US SEALs ‘pocket guide’ left behind in bin Laden hideout

Osama bin Laden

Osama bin Laden

By JOSEPH FITSANAKIS | intelNews.org |
A document provided to members of the US Navy SEALs who assassinated Osama bin Laden, was left behind in bin Laden’s compound by mistake, and has reportedly been accessed by The London Times. It contains remarkably detailed descriptions of the compound’s occupants and frequent visitors, including their ages and legal names, all the way down to bin Laden’s wives, children and grandchildren. It also details the approximate timing of the arrival of each of the compound’s residents, as well as the precise location of their bedrooms and living quarters. Furthermore, the guidebook discusses the possibility that bin Laden’s youngest wife, Amal Ahmed Abdel-Fatah al-Sada, who also lived in the compound, may have given birth to twins in recent years. Remarkably, the pocket guide, which must have been carried by every member of the SEALs team that attacked the al-Qaeda founder’s hideout in Abbottabad, Pakistan, earlier this month, describes even bin Laden’s usual clothing preferences. It states that he “[a]lways wears light-colored shawal kameez with a dark vest” and that he “occasionally wears light-colored prayer cap”. Read more of this post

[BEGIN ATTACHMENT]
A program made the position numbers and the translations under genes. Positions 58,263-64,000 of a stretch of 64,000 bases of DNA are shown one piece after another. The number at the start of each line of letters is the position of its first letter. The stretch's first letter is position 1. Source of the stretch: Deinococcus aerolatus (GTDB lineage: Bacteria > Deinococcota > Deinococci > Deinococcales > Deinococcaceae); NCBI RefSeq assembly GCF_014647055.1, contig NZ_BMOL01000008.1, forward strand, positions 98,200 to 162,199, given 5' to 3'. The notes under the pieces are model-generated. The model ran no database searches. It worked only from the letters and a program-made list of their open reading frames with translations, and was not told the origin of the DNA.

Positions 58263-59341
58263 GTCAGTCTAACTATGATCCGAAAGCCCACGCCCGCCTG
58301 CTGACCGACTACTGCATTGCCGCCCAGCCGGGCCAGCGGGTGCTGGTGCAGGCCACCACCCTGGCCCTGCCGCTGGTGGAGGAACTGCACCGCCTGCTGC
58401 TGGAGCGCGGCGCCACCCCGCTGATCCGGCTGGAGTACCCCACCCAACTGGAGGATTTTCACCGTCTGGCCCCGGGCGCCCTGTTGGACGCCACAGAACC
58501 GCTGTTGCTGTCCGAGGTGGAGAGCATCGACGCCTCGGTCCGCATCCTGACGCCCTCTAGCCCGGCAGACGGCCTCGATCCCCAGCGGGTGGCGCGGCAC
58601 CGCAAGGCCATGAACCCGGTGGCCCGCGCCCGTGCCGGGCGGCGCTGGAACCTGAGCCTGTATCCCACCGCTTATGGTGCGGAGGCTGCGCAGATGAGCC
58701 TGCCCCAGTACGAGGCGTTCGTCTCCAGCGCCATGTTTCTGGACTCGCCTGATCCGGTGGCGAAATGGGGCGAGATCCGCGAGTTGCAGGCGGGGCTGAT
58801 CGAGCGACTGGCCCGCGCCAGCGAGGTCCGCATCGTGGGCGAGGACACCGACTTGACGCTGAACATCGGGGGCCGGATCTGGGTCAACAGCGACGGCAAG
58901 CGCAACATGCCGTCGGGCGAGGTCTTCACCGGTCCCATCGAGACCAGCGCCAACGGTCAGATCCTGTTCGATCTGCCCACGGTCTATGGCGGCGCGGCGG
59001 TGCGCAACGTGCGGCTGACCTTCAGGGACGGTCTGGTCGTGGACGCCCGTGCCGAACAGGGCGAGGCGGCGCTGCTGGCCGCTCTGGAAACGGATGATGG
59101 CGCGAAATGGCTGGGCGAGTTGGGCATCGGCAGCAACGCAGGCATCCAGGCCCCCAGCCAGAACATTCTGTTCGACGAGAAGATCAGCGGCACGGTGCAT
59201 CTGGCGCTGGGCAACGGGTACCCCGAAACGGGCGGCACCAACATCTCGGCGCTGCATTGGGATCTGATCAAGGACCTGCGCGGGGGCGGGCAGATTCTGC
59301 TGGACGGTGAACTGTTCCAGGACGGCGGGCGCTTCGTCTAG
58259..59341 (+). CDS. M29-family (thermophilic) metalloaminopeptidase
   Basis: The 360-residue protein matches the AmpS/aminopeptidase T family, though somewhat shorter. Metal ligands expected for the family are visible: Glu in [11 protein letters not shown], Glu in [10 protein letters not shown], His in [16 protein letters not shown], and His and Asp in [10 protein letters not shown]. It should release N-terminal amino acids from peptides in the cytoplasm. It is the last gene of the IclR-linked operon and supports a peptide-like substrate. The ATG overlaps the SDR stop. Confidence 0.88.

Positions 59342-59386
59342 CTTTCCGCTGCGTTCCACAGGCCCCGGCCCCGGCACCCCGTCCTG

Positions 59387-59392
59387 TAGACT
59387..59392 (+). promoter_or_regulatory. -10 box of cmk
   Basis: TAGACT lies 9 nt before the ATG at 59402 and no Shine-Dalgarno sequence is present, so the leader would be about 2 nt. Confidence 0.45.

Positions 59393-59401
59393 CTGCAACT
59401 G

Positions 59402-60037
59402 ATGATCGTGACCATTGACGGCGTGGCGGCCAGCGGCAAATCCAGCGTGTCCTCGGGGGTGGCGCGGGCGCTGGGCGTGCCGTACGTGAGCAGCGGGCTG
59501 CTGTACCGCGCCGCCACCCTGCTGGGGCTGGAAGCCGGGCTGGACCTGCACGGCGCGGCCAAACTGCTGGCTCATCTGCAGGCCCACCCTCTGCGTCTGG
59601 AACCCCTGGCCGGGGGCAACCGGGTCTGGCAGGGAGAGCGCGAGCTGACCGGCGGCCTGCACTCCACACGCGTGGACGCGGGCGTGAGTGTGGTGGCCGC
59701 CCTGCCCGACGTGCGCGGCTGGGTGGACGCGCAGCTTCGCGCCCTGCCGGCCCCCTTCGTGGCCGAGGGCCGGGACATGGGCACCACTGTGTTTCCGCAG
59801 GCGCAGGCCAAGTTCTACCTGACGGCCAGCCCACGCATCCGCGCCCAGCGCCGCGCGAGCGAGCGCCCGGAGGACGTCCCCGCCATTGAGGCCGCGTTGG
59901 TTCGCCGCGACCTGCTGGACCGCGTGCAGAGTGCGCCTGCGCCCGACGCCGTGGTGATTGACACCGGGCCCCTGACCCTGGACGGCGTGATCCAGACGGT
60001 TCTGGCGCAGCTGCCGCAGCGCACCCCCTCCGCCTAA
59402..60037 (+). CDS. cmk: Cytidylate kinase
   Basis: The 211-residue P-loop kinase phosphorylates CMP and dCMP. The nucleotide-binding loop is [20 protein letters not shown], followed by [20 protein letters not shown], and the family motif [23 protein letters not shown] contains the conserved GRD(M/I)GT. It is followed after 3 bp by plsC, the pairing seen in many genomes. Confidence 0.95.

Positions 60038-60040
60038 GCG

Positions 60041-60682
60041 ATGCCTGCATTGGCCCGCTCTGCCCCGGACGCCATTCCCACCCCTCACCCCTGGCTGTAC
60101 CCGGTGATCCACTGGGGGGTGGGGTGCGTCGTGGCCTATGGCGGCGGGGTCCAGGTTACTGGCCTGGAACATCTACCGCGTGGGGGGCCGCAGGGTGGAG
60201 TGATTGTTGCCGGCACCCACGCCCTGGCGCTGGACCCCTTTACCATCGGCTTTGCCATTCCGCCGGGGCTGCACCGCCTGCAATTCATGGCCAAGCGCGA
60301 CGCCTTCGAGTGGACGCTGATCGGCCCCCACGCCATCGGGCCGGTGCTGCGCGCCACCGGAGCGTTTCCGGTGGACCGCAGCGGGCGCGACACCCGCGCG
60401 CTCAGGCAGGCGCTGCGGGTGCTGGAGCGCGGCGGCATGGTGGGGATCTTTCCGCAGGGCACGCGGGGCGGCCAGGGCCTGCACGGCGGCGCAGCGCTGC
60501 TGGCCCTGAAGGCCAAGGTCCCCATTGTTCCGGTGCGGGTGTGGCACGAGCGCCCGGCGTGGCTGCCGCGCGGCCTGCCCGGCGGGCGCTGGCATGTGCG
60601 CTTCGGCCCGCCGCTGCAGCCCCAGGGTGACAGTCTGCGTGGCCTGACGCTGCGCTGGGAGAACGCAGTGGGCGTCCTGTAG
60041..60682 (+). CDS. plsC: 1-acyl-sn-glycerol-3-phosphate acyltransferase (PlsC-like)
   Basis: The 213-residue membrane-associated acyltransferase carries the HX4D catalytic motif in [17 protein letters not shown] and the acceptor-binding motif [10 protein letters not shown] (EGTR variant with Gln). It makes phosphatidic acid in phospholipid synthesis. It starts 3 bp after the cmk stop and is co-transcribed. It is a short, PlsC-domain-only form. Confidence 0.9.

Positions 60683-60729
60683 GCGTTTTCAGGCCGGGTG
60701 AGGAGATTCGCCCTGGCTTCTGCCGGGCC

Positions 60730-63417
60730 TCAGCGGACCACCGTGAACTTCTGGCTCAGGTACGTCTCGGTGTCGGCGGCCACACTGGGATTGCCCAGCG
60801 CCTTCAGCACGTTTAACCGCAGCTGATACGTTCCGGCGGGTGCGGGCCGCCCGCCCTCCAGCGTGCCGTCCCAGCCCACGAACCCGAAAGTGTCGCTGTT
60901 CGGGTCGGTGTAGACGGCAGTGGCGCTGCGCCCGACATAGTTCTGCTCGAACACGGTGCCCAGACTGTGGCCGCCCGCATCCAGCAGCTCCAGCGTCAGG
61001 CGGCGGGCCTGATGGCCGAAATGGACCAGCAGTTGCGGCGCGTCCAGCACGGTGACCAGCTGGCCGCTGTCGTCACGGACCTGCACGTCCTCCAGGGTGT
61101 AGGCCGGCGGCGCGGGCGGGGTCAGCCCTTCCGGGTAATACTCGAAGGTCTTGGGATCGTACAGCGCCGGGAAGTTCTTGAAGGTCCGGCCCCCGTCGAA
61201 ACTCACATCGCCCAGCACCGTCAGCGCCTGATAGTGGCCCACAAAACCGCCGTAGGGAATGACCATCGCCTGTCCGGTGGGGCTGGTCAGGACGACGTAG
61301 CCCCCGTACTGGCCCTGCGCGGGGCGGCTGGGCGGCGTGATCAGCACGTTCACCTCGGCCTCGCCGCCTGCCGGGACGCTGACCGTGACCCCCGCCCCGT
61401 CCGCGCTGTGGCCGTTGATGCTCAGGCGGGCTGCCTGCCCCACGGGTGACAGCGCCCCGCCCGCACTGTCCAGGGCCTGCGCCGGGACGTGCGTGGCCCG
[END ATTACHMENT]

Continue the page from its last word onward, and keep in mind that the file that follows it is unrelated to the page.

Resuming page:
News you may have missed #510 (bin Laden edition)

  • Europe says US slow in sharing bin Laden intel. European security officials have lots of questions about the intelligence being analyzed from Osama bin Laden’s compound in Pakistan, but so far they have seen very little of it, they say.
  • Did Pakistani official lead US to bin Laden? There are rumors in Pakistan that the CIA was tipped off about the location of bin Laden’s hideout from a walk-in informant at the US Embassy in Islamabad.
  • CIA interrogates bin Laden’s wives. US intelligence officials have interrogated the three wives of Osama Bin Laden who were left behind in his compound after Navy Seals shot dead the al-Qaeda leader. The women, Amal Ahmed Abdel-Fatah al-Sada, of Yemen, and Khairiah Sabar and Siham Sabar, both of Saudi Arabia, were apparently “hostile” and uncooperative during the interrogations